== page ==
Apple Patent Surfaces in Europe covering Interactive Service for Cloud Rendering Gaming in 5G Systems
On Thursday a new Apple patent was published in Europe titled "Enabling Interactive Service for Cloud Rendering Gaming in 5G Systems." The original International filing was made on February 06, 2020 and published this week in Europe. As Apple is preparing to launch their first 5G iPhones in October, it's great to see that Apple has been working on 5G interactive cloud gaming.
The patent states that "One potential use case for network controlled interactive service in fifth generation (5G) wireless communication networks is cloud rendering game. Cloud gaming, (also known as gaming on demand) is a type of online gaming that allows direct and on-demand video streaming of games onto different computing devices through the use of a thin client.
The game is stored, executed, and rendered on a remote server and the video results are streamed directly to the computing device. This allows users to access games without regard to the capability of the user's computing device, as the remote server is responsible for storing, executing, and rendering the game.
The controls and button-presses from the user’s computing device are transmitted to the server, where they are recorded, and the server then sends back the game's response to the input controls. Current 5Gs system lacks the capability to provision interactive services for cloud rendering gaming in efficient and optimal manners."
The patent lists out the 4 issues related to 5G interactive gaming and Apple's 4 solutions as follows in-part.
Issue 1: The cloud rendering gaming is an on demand service. Efficiently and optimally managing network resources for provisioning the interactive service may require high demanded bandwidth and low latency, and as such, the 5G system may need a mechanism for access control and service authorization.
Apple's Solution 1: Interactive service subscription and service authorization to support on demand cloud rendering gaming.
Issue 2: To meet the stringent key performance indicators (KPIs) for provisioning interactive service in cloud rendering gaming, the usage of Edge computing may be needed as indicated in clause 5.13 in Third Generation Partnership Project (3GPP) TS23.501 (System Architecture for 5G system). For a Cloud Rendering Server as an Application Function (AF), the AF may request to infer a user plane route and steer a particular traffic flow with required quality of service (QoS) to local area data network. However, interactive services may be sensitive to the route changes, and the user may be at the risk of a service interruption and affect the required KPIs. Thus, a mechanism in 5G system may be needed to reduce the frequency or probabilities of route changing caused by load balancing.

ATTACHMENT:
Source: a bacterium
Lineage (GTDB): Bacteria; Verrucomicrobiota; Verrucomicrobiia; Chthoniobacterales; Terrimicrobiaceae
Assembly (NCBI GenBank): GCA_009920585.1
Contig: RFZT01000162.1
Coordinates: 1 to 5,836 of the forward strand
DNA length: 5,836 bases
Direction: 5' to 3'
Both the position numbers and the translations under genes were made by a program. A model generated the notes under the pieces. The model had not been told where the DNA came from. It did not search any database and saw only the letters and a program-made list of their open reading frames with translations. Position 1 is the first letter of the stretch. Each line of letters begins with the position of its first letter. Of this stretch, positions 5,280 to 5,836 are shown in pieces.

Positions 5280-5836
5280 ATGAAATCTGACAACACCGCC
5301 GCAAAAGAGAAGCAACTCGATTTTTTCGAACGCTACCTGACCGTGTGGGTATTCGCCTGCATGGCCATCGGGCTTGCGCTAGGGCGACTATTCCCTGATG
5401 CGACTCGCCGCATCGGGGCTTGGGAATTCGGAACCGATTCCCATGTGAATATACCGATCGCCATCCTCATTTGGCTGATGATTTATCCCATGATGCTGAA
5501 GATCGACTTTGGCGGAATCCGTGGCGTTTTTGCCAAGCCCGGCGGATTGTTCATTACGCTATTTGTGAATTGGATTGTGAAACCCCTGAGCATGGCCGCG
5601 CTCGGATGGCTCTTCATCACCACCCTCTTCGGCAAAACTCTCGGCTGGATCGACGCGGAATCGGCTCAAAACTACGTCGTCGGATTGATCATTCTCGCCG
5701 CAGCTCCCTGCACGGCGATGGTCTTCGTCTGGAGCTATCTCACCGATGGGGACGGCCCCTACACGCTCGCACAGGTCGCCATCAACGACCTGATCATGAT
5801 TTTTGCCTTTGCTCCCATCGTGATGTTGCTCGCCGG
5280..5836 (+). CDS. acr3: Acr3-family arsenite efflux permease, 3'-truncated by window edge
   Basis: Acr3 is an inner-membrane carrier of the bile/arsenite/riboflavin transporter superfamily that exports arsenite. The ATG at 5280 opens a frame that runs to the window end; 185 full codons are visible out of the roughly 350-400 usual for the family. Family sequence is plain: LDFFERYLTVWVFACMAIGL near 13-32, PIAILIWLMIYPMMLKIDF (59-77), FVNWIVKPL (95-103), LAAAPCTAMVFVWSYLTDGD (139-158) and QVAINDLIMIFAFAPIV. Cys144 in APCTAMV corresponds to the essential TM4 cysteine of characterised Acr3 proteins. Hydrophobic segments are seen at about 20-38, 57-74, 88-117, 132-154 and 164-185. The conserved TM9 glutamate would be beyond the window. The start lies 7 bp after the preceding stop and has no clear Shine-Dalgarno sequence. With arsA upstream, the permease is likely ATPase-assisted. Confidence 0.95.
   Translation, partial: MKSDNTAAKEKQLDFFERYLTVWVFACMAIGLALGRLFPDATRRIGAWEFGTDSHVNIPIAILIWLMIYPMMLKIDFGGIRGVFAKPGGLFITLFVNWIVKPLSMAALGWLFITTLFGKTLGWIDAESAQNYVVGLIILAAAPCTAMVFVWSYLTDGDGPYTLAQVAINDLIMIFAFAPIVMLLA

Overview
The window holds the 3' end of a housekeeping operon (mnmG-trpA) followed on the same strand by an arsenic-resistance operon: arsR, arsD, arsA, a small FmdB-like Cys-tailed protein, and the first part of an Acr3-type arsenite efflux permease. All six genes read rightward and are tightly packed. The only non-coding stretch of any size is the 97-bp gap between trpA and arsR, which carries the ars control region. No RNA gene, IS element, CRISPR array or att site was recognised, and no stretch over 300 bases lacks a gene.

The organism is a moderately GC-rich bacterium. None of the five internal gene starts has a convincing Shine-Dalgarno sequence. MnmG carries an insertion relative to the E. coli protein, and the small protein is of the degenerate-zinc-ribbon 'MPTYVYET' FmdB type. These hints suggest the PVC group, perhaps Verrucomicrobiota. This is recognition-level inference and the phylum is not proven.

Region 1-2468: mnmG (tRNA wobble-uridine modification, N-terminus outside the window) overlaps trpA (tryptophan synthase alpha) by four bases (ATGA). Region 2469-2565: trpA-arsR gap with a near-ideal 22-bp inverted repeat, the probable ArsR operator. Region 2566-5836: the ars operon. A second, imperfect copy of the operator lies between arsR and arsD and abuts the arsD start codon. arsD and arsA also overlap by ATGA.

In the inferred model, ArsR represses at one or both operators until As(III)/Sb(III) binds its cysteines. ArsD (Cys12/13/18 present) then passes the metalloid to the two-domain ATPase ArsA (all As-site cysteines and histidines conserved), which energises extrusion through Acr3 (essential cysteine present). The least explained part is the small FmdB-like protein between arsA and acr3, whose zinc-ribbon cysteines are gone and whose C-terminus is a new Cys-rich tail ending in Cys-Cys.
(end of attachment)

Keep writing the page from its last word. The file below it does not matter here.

Apple's Solution 2: AF triggered application traffic pattern provisioning as assistant information.
Issue 3: For a cloud rendering server, high computing power and resources may be required, and third-party service operators may deploy computing/resource load balancing mechanism to balance the load for serving gamers among cloud rendering servers. Currently, 5G systems do not support a mechanism to discover and relocate the cloud rendering server for interactive services.
Apple's Solution 3: AF triggered cloud rendering server relocation due to computing/resource balancing in application domains.
Issue 4: For the interactive services, the UE transmits, in the uplink, commands that a user has given to control the game (using a remote control or by pressing buttons). This information may normally be sent in small packet size, but may require high reliability and low latency. It is desirable that the 5G core network (5GC) handles the packets containing the commands to control the game.
Apple's Solution 4: For the interactive services, the UE 301 may need to transmit, in the uplink, the commands that a user has given to control the game (using remote control or pressing buttons). This information is normally with small packet size but requires high reliability and low latency.
Each of the abbreviated solutions were further expanded in greater detail in the patent filing.
It would appear on the surface that Apple may have acquired this patent as the PCT number at the USPTO Public Patent Application Information Retrieval system acknowledges the patent but doesn't list any company having ownership of the patent. The inventor Ching-Yu Liao couldn't be found in LinkedIn as an Apple Engineer, though he may have simply chosen to not make his profile public.
This patent now owned by Apple is highly technical discussing networking issues that only someone in that field could actually follow. Apple's patent filing WO 2020/163635 was made public on Thursday as shown in the graphic below.
(Click on image to Enlarge)